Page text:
Fibroids are composed of muscle tissue. You can develop one or many fibroids. They may be small or large. And, while some women don’t even know they have fibroids, others experience symptoms that significantly interfere with their lives. These include heavy periods, pelvic pain,  frequent urination and/or constipation, and pain during sex.

Why Do Black Women get Fibroids More Often?

We still don’t know why some women develop fibroids, while others don’t. But we do know that Black and African women develop fibroids three times more often than white women. That’s why our own Dr. Eric Hardee is spreading the word about why black women have an increased fibroid risk.

Sadly, the bad news doesn’t end there. Because, when they do develop, those fibroids are likely to be large and symptomatic.

Tanika Gray Valbrun, founder of The White Dress Project, is one of those women. She was 23 when she received a fibroid diagnosis, but she’d already had years of pain. Today, at 42, she continues to fight for fibroid awareness. She wants the world to take this health challenge seriously, pointing out that the WHO (World Health Organization) doesn’t even share fibroid information on its website.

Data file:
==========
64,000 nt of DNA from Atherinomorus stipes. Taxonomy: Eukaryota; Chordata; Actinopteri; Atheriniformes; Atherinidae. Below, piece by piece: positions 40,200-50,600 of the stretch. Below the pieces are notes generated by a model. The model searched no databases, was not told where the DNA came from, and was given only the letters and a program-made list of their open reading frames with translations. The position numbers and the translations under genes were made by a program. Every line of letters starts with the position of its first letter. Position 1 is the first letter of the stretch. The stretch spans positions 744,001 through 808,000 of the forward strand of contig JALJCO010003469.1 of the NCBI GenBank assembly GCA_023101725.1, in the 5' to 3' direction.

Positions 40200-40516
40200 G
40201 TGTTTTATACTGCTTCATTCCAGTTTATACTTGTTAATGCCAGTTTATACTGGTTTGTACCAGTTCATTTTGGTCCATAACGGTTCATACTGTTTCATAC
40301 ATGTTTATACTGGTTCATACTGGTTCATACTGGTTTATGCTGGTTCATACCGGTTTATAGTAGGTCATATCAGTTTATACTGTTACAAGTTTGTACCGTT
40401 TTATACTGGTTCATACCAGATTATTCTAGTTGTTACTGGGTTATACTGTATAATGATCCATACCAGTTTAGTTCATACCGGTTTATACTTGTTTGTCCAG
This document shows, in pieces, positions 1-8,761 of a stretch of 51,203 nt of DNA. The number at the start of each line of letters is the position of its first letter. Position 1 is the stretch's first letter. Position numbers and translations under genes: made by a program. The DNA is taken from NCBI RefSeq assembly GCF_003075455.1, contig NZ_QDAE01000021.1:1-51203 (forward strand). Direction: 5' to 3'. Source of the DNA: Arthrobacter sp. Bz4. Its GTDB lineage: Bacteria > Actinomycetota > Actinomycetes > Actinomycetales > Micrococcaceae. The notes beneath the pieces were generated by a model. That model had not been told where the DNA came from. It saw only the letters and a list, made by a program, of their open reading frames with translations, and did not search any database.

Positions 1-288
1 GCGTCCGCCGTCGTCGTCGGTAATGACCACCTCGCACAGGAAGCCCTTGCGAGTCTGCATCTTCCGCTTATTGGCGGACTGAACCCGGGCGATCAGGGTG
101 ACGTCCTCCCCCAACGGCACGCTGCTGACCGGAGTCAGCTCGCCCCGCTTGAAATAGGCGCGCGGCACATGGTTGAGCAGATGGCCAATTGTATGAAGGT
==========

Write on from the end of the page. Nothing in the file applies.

This is a shocking discrepancy since the site offers extensive information on other conditions affecting women, including infertility.

Valbrun recently told CNN, “I just don’t understand it, like, if so many Black women have fibroids, why aren’t more people talking about it? Why aren’t there so many walks and campaigns like there are for other medical conditions?” she said.

Additional Challenges

Lack of awareness is a problem for many black women who get fibroids. But so is the period stigma that’s still prevalent in many African cultures.

That’s something Ghanain Nana Konamah is working to change. In 2019, she and friend Jessica Nabongo made a documentary to help women understand how fibroids can impact so many aspects of women’s lives. At the same time, she’s trying to eliminate period stigma so that women speak up about symptoms and get diagnosed.

Early diagnosis is crucial. And it’s equally important to understand your fibroid treatment options! Because, according to the most recent CDC data, 33 percent of Black women ages 48-50 had a hysterectomy. In contrast, only 3 percent of white women in that age group removed their uterus. And when it comes to younger women? The gaps are even more startling.  Among women ages 33-45, 12 percent of Black women had a hysterectomy. And white women? Only 4 percent in that age group chose this invasive surgery. That’s a major problem. We need to do better and help spread more fibroid knowledge, so all women know their fibroid treatment options.

Increased Risk and Delayed Treatment

Uterine-Fibroid-Treatment-for-African-American-Women in Houston We don’t know the exact scientific evidence reason why African American women are more likely to develop uterine fibroids. Still, there are a number of theories.